The radiant nature of underfloor heating leads to some further advantages too, namely it’s effect on dust mites. These mites can be found in even the cleanest homes, yet they’re known to cause symptoms for people suffering with allergies or asthma. The convection process caused by traditional radiators acts to spread mites and other allergens across the room as they’re carried by the warm air: explaining why some people’s allergies are triggered by turning on the heating. Underfloor heating avoids these convection currents as the heat is rising equally from all areas of the room.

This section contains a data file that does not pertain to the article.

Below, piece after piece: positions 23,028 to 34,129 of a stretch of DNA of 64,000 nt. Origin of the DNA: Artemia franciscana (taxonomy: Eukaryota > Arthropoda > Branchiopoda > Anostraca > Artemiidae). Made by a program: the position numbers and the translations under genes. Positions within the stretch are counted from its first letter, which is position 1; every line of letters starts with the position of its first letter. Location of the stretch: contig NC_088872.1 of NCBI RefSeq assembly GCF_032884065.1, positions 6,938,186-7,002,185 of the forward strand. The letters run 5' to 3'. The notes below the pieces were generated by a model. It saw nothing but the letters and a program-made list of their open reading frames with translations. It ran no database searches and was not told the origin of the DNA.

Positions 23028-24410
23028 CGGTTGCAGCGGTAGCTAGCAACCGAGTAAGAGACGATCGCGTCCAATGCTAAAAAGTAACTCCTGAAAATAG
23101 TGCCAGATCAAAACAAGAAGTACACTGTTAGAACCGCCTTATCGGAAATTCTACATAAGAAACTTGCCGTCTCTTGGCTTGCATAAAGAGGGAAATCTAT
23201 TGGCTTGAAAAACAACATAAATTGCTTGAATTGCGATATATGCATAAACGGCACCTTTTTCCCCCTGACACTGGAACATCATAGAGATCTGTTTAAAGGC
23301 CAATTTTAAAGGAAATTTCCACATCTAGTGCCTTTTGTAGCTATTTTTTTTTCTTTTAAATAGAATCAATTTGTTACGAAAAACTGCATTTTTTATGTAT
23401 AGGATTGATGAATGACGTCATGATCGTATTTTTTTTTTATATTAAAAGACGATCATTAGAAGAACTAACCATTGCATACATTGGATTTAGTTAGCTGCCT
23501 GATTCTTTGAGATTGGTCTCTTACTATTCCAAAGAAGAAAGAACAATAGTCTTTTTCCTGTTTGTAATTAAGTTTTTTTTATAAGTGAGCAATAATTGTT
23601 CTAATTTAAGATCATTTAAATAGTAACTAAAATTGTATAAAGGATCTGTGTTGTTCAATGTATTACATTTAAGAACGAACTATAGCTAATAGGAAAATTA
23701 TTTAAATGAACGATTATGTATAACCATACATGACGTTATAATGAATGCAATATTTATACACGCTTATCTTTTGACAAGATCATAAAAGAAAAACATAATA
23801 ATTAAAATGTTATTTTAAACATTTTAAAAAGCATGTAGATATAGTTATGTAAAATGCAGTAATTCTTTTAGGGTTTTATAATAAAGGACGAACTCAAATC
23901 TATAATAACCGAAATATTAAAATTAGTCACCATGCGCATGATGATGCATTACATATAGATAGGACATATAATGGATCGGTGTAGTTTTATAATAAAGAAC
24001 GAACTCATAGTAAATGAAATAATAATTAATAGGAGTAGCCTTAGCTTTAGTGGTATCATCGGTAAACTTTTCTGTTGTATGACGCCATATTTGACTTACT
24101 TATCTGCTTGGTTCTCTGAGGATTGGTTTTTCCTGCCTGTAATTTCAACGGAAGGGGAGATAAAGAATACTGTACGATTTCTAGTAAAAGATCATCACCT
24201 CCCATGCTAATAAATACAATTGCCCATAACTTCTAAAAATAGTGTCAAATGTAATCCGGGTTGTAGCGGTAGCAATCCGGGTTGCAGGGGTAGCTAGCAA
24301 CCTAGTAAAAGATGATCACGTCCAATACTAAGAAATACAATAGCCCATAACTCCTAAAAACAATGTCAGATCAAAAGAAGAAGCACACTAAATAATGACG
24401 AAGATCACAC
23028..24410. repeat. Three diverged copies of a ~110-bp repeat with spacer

For homes with young children, an additional consideration of radiators is the potential for harm which arises from having hot surfaces in every room – not helped by their height above the ground.
The temperatures required for different heating methods directly affects the amount of energy needed to keep your home warm. Radiators typically operate at a high temperature of between 65 – 75 degrees Celsius, whereas underfloor heating reaches a maximum of 29 degrees, with many systems operating colder due to flooring. These lower temperatures have a knock-on effect with your heating bills, with underfloor heating being up to 25% more efficient than radiators. Combined with heat pumps, the system can reach 40% more effective – to learn more about how these work, read our article on heat pumps and how they work.